Molecular and cellular biologists have made tremendous scientific advances by dissecting apart the functions of individual genes, proteins, and pathways. Researchers at the University of Wisconsin-Madison College of Engineering are looking to expand that understanding by putting the pieces back together, mathematically.
John Yin, a professor of chemical and biological engineering, developed computer models of a relatively simple virus to show that genes alone do not make an organism. With mathematical representations of the virus's known biology, he and former graduate student Kwang-il Lim demonstrate how genomic organization and regulation can have a large impact on biological outcomes. As shown in a new paper, simply shuffling the order of the five genes in the virus's genome has a huge impact on how well the virus grows and how it interacts with its simulated host cell.
The eventual goal is to understand the full picture of how an organism's genome guides its growth and development, Yin says. "How does the biology of individual genes come together in genetic interactions to ultimately give rise to behavior?"
He and Lim, now a postdoctoral fellow at the University of California-Berkeley, computationally modeled the lifecycle of the vesicular stomatitis virus (VSV), a well-studied virus with only five genes and years of background research on its growth and function.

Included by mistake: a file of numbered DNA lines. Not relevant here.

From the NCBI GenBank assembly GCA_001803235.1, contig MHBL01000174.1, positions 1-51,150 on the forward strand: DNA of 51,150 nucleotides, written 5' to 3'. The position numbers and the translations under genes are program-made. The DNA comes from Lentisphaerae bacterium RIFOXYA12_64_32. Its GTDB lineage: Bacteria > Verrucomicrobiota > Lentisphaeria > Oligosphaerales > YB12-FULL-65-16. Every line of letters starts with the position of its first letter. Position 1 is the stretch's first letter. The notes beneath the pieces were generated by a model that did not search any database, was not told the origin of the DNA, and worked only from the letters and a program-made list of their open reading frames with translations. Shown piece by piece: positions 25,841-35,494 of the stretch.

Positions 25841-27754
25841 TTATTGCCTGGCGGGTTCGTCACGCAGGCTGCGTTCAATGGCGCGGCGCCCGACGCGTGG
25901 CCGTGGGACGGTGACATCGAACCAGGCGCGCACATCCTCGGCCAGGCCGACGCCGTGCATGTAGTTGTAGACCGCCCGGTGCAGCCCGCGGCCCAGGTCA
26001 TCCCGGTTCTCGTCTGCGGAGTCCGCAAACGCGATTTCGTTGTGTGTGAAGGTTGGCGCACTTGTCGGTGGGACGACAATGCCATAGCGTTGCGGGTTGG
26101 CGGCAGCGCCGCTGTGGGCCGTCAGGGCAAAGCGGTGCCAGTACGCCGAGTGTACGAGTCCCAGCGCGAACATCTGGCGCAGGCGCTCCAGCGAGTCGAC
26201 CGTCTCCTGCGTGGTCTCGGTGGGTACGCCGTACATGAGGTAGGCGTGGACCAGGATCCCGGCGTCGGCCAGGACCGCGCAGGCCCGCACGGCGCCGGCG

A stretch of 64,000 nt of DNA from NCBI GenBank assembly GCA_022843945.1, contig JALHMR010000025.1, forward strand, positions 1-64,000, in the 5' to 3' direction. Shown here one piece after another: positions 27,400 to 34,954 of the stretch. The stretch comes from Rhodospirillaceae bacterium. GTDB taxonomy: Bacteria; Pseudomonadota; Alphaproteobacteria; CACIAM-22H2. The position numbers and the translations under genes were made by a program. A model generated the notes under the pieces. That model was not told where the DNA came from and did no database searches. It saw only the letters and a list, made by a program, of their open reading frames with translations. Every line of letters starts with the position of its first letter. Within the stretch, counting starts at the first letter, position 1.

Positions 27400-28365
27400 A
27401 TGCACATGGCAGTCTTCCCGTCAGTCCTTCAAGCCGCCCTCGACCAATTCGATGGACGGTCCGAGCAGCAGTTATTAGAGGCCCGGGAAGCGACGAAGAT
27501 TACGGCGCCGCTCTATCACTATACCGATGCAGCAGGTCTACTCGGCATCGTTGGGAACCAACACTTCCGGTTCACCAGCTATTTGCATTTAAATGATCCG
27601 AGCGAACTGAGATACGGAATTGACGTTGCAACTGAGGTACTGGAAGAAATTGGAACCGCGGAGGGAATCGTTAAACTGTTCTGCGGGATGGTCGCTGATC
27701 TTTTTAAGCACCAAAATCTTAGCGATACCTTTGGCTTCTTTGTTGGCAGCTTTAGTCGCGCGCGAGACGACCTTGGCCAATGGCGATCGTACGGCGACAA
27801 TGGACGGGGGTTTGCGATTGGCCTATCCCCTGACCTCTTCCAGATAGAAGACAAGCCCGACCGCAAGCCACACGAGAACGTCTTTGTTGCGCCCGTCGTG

Virologists have previously created strains with 11 of the possible gene arrangements, but with their computational models, the Wisconsin researchers were able to simulate all 120 possible gene-order variants. Comparisons of the simulated strains revealed that the positions of the first and last genes are key to viral success.
The work has many potential applications. Understanding how to control the virus's growth and infectivity will help guide efforts to develop VSV as a cancer-targeting agent and create vaccines against more problematic viruses such as HIV-1 and influenza.
The models can also be used to investigate the genetic basis of other viral characteristics. For example, Yin is currently working to simulate drug effects on a virus to look for ways the virus can evolve drug resistance.
Ultimately he hopes his approach will scale up to more complex organisms with more complex genomes. For example, the completion of the Human Genome Project has inspired hopes of understanding how a person's genome determines their biology.
The era of such "predictive biology" is a long way off yet, Yin says, but the ability to identify key elements of genetic organization and regulation are a critical early step. "This establishes a foundation for linking a genome to developmental processes and ultimately to phenotypes or behavior of biological systems," he says.
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